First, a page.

Adversity has pushed many developers in the last three years to streamline their business strategies, holding back rapid expansion and instead focusing on critical issues such as debt reduction and delivery of projects to win back customer confidence.
Mumbai-based Housing Development and Infrastructure Ltd (HDIL) has cut debt from Rs.3,231 crore in 2014-15 to Rs.2,730 crore in 2015-16. The developer plans to further reduce debt through a couple of transactions by selling additional floor space index (FSI) in its projects to other developers.
“Issuance of warrants to promoters (for Rs.150 crore) will also help in further reducing debt,” Hariprakash Pande, senior vice-president, finance, HDIL, said in an analyst call on 28 May.
Similarly, Bengaluru-based Century Real Estate Holdings Pvt. Ltd, whose interest payments have got delayed in the past, now plans to reduce its debt of Rs.500 crore by selling a couple of ready office assets as well as land parcels.
“We have tried to repay expensive NCDs (non-convertible debentures) and replace them with construction finance as far as possible,” said managing director Ravindra Pai.
Prestige Estates Projects Ltd (PEPL), another Bengaluru developer, which has Rs.5,500 crore in debt, aims to repay debt from the cash flows from its yielding assets. Prestige has a large portfolio of office and retail assets generating nearly Rs.700 crore of rental income annually. “This will be used to repay debt or in under-construction rental projects,” said Venkat K. Narayan, executive director-finance and chief financial officer.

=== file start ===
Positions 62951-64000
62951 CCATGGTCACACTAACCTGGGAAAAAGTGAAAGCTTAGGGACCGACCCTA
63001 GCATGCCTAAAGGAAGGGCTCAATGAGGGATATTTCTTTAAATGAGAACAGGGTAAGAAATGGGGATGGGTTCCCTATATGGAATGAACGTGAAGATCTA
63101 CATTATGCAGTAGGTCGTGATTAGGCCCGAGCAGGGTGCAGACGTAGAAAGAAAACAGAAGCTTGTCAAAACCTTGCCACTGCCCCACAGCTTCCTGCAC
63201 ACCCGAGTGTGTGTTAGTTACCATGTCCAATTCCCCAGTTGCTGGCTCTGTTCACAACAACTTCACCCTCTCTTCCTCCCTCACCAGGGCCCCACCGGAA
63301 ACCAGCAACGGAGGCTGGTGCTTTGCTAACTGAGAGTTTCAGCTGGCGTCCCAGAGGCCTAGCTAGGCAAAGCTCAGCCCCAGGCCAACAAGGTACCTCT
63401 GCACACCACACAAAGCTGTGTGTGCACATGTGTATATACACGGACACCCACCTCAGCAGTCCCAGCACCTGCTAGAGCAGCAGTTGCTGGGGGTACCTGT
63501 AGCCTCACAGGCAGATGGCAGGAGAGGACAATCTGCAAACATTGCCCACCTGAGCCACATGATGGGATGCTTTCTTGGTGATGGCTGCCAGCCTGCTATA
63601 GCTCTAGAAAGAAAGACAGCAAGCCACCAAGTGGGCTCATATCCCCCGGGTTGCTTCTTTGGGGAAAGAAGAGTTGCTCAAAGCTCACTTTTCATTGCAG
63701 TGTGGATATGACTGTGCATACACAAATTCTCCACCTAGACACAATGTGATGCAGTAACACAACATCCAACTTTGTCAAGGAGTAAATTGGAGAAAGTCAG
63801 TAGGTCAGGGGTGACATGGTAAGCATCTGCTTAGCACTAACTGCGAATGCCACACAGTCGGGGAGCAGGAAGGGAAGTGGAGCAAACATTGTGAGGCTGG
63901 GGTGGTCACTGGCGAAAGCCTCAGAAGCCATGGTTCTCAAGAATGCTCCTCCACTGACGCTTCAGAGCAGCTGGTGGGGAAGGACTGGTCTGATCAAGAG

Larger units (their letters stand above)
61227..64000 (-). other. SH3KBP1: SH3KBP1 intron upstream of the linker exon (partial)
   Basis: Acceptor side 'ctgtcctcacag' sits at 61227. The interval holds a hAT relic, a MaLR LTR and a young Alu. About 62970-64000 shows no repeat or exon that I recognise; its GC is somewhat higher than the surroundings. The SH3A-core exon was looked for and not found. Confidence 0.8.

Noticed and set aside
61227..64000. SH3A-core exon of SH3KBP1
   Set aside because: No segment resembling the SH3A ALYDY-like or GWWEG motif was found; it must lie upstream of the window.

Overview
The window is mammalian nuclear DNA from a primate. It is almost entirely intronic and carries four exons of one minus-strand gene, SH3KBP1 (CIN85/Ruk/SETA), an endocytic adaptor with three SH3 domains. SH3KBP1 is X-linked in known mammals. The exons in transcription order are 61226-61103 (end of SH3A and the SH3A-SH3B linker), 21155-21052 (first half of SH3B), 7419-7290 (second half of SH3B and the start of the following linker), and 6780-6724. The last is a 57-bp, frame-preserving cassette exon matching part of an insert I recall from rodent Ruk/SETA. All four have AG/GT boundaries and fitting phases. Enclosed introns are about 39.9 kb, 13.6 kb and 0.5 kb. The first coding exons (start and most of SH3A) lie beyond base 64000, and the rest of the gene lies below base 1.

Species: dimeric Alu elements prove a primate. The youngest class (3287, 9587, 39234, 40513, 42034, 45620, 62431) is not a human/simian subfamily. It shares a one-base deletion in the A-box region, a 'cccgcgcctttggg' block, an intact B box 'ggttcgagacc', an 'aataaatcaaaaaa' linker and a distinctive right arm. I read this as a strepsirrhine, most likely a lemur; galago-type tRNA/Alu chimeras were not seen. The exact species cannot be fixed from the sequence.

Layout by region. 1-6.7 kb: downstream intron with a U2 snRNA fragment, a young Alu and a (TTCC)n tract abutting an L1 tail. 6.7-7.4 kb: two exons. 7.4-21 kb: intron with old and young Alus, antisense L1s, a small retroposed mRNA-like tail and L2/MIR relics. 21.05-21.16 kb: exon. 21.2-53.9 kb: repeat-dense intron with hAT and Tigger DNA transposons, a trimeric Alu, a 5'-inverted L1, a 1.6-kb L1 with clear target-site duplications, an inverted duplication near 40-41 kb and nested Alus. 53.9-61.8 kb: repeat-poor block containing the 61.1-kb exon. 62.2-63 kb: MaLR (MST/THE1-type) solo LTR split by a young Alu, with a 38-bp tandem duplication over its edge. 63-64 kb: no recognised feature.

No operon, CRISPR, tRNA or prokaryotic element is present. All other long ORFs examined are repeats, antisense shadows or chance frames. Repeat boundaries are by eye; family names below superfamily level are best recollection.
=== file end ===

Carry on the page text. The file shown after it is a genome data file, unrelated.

The need of the hour, however, is equity—patient capital that will give developers breathing time till buyers return. However, only a few private equity funds are willing to put up equity capital to builders.
“With debt ballooning, developers want equity. We have started doing preferred equity transactions, where we don’t charge interest or principal repayment for the first two years, giving developers some breathing time. This is only for Tier I developers but it’s flexible financing where the repayment schedule is based on our assumption on the cash flow generation of a developer,” said Khushru Jijina, managing director, Piramal Fund Management, which has a loan book and equity investments worth Rs.22,000 crore in the residential space alone.
Debt instruments continue to dominate investments in real estate. For instance, in February, Piramal Fund Management said it will provide a line of credit and pre-sanction Rs.15,000 crore funding limit to back about 8-10 developers in Mumbai, Bengaluru, National Capital Region, Pune and Chennai through a new scheme called Piramal Preferred Partners.